Contributions From The Cannabis Industry During COVID-19 Quarantine

by | Apr 24, 2020

Detroiter Karhlyle Fletcher is the host of High Lit, a cannabis research and classic literature podcast featuring leading voices and independent music. In addition to years in written and video cannabis journalism, he is also a traditional author.

Amid a growing wave of criticism, it’s essential to keep in mind the bipartisan advantages of the cannabis industry, including the charity of several businesses. Cannabis is a proven medicine with distinct economic benefits and a giving community.

Cannabis, Like All Functional Portions of the Economy, is Needed

Shutting down the world has saved lives, but it’s come with a tremendous financial cost. Millions of people are out of a job and struggling to put food on the table as unreliable relief programs sluggishly roll out in many countries. For those countries where cannabis was declared an essential business, at least the industry can continue to supply employment for thousands, and yes, contribute tax revenue. 

Critics of the essential status of cannabis are quick to bring up that governments may be allowing them to continue operation for tax money, however as displayed in Michigan’s recreational market, that reality isn’t quite there. While advocates projected Michigan’s recreational market bringing in $130M in taxes annually, so far in 3 months, it’s only generated $5M. Keeping the businesses open is not a cash grab, but something to help those who medicate with cannabis and those who make a living in the cannabis industry maintains their quality of life. 

Peculiarly, the cannabis industry is subject to a litany of taxes, including vice taxes and business taxes, yet it will receive none of the COVID-19 economic stimulus package. Despite being a contributor to the United States economy, there is no relief for the cannabis industry planned. While not being the cash cow some expected it to be, the cannabis industry receives little attention and less help from America’s federal government.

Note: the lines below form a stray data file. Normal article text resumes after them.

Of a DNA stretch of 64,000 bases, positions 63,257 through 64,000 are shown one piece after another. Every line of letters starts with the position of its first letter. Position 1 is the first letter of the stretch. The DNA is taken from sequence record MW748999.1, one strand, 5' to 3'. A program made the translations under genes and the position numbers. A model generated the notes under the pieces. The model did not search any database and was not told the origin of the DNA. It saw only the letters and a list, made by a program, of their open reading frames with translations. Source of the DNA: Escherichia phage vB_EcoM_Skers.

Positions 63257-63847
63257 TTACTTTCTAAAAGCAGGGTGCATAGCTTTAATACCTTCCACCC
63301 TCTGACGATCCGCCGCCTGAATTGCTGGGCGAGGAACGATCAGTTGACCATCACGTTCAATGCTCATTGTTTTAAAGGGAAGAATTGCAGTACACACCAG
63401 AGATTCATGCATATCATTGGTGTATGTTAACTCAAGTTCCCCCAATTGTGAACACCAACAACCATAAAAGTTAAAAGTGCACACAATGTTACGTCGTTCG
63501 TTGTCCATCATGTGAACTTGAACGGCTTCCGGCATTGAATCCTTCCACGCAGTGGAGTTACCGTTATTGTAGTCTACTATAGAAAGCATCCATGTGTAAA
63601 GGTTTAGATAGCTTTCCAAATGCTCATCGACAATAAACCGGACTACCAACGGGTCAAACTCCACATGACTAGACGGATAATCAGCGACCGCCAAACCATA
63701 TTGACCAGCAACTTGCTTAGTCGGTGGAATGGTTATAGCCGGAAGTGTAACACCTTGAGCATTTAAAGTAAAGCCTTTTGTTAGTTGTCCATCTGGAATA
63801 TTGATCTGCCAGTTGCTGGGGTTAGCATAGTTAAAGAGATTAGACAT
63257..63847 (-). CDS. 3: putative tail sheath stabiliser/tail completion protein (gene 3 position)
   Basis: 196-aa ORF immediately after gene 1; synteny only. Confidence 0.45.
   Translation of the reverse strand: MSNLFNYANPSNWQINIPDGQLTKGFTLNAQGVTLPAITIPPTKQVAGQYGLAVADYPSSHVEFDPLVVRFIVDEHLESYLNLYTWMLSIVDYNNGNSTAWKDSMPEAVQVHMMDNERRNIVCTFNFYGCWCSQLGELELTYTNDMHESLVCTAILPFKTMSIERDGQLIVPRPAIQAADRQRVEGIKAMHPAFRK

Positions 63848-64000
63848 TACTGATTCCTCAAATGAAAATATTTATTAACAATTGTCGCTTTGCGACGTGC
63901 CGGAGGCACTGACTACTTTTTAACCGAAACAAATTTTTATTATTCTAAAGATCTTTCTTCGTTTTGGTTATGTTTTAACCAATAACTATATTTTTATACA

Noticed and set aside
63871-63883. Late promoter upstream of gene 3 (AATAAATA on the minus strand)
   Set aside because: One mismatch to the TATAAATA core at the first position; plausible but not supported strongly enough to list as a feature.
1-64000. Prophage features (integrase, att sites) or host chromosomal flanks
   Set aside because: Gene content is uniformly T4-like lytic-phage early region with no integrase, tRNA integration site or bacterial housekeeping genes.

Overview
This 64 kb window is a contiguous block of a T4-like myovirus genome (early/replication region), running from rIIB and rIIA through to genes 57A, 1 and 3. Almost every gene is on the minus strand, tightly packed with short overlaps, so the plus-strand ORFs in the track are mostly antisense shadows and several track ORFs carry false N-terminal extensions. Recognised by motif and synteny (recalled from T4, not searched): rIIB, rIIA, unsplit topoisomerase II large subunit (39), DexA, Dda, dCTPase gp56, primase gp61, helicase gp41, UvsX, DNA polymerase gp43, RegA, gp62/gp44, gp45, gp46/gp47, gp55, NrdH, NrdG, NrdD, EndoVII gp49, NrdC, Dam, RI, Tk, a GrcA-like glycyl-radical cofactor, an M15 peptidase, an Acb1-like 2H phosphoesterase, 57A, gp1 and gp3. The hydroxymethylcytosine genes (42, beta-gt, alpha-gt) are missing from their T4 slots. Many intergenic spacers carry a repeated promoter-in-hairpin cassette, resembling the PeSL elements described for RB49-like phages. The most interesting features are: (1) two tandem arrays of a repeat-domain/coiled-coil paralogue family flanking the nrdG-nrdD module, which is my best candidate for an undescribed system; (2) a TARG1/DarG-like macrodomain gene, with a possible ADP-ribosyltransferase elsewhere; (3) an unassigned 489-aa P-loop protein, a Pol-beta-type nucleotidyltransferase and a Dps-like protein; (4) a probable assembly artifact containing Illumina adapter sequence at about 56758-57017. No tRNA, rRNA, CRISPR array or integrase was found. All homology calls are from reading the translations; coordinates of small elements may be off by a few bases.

Yet, in addition to taxes and indirect economic benefits, including more currency circulating throughout the population, several cannabis companies have risen to the occasion. From contributing PPE to aiding in research, many prove the benevolent nature of the cannabis industry. 

Global Cannabinoids Delivers Clean Cannabinoids and Clean Hands

The leading US producer, manufacturer, and distributor of hemp-derived cannabinoids, Global Cannabinoids, recently formed Global Santizers LLC. In reaction to the pandemic, Global Cannabinoids took the ethanol they used to extract cannabinoids from hemp and repurposed it to make hand sanitizer. After receiving $15M in their first week of business, Global Sanitizers quickly rose to be a significant player in the hand sanitizer market. 

Such flexibility in the cannabis industry displays the quick thinking and creativity that drives this sector. Global Cannabinoids realized there was slack in the hand sanitizer supply chain, so they stepped in to make business flow, and for consumers to have the products they need. Other companies have similarly stepped up and continue to serve the demands of the economy. 

Sixth Wave Lessons Learned in Early Detection 

Vancouver, Canada-based Sixth Wave Innovation specialized in nanotechnology. While traditional extraction methods for cannabinoid isolates have about an 85% yield, Sixth Wave’s Affinity produces yields of up to 99%. The company achieves this through the use of molecularly imprinted polymers, or MIPs. These nanoscaled beads attach to a target molecule, such as THC or gold.